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Saturday December 21, 2013 MYT 12:00:00 AM
Saturday December 21, 2013 MYT 8:15:04 AM
by alexia elejalde-ruiz
In this season of parties and holidays, singles will be tempted to rush into relationships. Experts don’t expect the romance to last past the New Year. — Filepic
During the holiday season, enchantment and self-delusion are in the air.
WITH holiday parties looming and stoking the mood for romance, about now can feel like a most wonderful time to start a new relationship.
But although there are numerous bonuses to getting involved with a new flame as the holidays approach – having a date to the office soiree, avoiding another year of decorating your Christmas tree solo – fledgling lovers should take care not to be blinded by the twinkling lights.
From gift-giving to family visits to expectations of enchantment, the season can be either a gold mine or a minefield for people in the amorphous throes of a nascent relationship.
Here are three holiday hurdles that budding sweethearts should navigate with caution.
> Getting lost in fantasy land: The celebratory spirit of the season drives emotions high, which can layer seriousness on a relationship that hasn’t quite earned it.
“It really is a magical time of year, but because of that, it can be fantasy land a little bit, too,” says Erin Tillman, a Los Angeles-based single life consultant, host of a radio show on dating and author of The Dating Guidebook: Tips For Living A Happy And Healthy Single Life Without Losing Yourself In The Dating Process (AuthorHouse).
“It is tougher to figure out what it would be like just dating on a Monday in February.”
Tillman said some people like to be partnered during the holidays but don’t intend for the romance to extend past the New Year, which is fine as long as they aren’t making their love interest insincere promises fuelled by holiday giddiness. She advises people to check in with themselves and their new partners about their intentions.
> Gift-giving: Does the obligatory gift-giving of the season extend to someone you barely know? The short answer is yes, but don’t go overboard.
“There should be acknowledgment of the holiday and a token of appreciation, like a certain tea that they said they liked, or a gift certificate, or at least some sort of card,” Tillman says. “If someone totally ignores it, I honestly think that maybe you shouldn’t be dating that person.”
Yet people should take care not to read too much symbolism into gifts from their new paramour.
J.M. Kearns, author of Why Mr. Right Can’t Find You (Wiley) and three other relationship books, points out that, “We sometimes measure whether someone is compatible with us – and whether they really know us in our soul of souls – by the gift they give us. That’s a high bar to reach for someone who only met you recently.”
> Meeting family and friends: It is one thing to bring a new date to an office party, but do you invite them to travel to your aunt’s annual eggnog fest?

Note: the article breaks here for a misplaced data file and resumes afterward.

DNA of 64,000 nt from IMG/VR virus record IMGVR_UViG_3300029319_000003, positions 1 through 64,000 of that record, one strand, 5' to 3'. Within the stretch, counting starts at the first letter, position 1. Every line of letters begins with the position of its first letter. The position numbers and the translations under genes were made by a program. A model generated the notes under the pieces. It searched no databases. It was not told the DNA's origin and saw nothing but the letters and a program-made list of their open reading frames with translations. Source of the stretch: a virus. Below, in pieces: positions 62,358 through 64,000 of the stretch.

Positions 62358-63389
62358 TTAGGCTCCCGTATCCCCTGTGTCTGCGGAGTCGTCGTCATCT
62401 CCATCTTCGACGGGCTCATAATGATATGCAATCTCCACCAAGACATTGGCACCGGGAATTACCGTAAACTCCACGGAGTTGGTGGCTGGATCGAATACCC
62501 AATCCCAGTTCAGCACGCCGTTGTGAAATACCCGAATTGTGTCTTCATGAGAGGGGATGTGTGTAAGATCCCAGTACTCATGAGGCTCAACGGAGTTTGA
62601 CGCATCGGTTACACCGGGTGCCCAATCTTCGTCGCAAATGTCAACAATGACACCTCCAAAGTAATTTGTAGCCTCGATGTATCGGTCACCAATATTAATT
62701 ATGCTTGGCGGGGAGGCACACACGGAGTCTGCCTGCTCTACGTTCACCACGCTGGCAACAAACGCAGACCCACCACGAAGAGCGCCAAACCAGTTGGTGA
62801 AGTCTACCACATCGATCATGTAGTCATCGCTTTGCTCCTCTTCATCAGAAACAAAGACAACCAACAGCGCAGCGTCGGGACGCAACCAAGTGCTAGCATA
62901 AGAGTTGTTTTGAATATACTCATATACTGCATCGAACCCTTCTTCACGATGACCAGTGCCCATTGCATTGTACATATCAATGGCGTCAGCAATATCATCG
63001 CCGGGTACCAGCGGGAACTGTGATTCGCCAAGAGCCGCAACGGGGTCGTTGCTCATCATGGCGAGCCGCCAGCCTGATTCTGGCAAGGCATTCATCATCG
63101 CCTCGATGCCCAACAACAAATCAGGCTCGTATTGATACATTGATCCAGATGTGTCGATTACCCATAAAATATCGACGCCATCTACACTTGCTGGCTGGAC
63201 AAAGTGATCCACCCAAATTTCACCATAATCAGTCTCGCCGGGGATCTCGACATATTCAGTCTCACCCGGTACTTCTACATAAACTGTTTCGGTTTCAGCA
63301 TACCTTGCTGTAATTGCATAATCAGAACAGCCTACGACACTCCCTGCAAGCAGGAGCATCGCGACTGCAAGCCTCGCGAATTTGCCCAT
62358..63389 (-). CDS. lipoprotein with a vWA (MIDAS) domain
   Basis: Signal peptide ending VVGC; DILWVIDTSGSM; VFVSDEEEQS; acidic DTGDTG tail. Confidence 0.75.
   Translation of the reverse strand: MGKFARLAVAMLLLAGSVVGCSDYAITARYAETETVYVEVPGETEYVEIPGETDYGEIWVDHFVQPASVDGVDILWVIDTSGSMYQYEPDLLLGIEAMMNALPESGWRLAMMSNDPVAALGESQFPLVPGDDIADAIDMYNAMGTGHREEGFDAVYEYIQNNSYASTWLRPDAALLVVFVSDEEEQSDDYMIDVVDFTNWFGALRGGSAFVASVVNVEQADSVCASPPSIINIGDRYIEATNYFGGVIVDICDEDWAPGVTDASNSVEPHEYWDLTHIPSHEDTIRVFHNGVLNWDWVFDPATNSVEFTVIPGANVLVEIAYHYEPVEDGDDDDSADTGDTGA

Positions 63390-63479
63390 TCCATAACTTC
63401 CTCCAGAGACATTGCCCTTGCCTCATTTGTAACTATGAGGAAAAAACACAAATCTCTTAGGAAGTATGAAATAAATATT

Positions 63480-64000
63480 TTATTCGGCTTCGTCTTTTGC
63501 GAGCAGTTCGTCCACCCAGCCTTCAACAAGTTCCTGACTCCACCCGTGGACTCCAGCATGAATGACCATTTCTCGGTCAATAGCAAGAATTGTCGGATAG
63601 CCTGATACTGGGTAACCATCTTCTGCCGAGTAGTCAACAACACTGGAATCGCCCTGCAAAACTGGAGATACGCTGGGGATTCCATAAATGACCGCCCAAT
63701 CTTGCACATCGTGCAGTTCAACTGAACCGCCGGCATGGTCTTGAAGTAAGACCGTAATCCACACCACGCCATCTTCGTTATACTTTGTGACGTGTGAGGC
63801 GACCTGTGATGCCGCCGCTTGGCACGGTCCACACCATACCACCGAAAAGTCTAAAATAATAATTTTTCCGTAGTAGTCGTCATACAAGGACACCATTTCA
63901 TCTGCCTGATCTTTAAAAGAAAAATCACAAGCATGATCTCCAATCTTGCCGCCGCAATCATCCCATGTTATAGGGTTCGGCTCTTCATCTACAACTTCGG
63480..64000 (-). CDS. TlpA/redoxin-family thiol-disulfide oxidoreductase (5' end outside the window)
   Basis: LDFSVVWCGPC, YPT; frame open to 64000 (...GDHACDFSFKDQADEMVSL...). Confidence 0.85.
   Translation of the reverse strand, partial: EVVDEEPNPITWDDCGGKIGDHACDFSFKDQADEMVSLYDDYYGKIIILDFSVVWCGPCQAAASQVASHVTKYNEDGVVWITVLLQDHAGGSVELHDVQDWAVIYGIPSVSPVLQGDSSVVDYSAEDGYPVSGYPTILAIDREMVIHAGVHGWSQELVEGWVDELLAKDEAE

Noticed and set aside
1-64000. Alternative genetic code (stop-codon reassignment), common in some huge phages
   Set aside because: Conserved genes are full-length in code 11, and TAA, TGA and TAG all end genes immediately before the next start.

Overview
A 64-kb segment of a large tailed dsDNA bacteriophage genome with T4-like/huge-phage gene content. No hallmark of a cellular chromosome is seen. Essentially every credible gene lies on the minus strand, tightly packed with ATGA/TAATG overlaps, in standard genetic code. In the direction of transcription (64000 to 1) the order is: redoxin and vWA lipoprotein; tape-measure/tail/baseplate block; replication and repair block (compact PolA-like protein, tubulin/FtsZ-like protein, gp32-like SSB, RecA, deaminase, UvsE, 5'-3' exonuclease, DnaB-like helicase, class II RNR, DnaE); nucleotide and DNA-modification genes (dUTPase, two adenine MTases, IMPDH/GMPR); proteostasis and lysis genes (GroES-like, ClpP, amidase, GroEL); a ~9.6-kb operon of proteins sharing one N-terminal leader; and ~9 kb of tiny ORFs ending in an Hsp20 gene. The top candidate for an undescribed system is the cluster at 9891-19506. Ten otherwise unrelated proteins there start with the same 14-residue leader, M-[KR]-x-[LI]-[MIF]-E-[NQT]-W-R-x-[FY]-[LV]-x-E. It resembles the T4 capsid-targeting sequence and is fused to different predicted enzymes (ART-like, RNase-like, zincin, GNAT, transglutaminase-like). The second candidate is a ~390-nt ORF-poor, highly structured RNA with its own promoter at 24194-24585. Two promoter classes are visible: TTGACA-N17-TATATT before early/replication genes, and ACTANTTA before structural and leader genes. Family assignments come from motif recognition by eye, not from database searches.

Everyone has different thresholds of seriousness before they introduce a new partner to relatives, but ask yourself if you actually want your parents to meet this person or if you’re merely motivated by everyone else bringing someone home, Tillman says. If you are ready for the parent-meeting step, try not to get sucked into the “mythic ideal of family togetherness and joy” that holidays tend to dredge up even when it never existed, or get disappointed when your new beau doesn’t live up to the fantasy, Kearns adds.
On the plus side, the season’s many family gatherings offer a rich source of information about your new partner, as you both can observe how you fit into the greater context of each other’s lives and gain a deeper understanding of who the other person is and how compatible you really are, Kearns says.
“Families have an uncanny ability to suss out weaknesses or phoniness in someone who claims to be worthy of their relative,” Kearns says.
The holidays also are a key opportunity to spend quality time with your new flame and each other’s friends, as “much depends on whether you can see eye to eye on the characters who are going to star in your life,” Kearns adds.
“Do they enjoy them? Does he take a real interest in them? Does she seem to pick up on the things you love about them? Does his or her presence enrich the experience of being with them, or suppress the connections you cherish?”
On the other end of the spectrum, the family-focused season can mean that people have travel plans or other obligations that don’t involve the new lover. The challenge then isn’t whether the budding couples bond too fast, but whether the connection wanes as other responsibilities distract you.
“It’s kind of an epidemic, people don’t keep in touch very well,” Tillman says. “Both people have to be active participants or it will fizzle away and someone will jump in and take their spot.” – Chicago Tribune/McClatchy-Tribune Information Services
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Lifestyle, Holidays, Romance, Family, Relationship, Love
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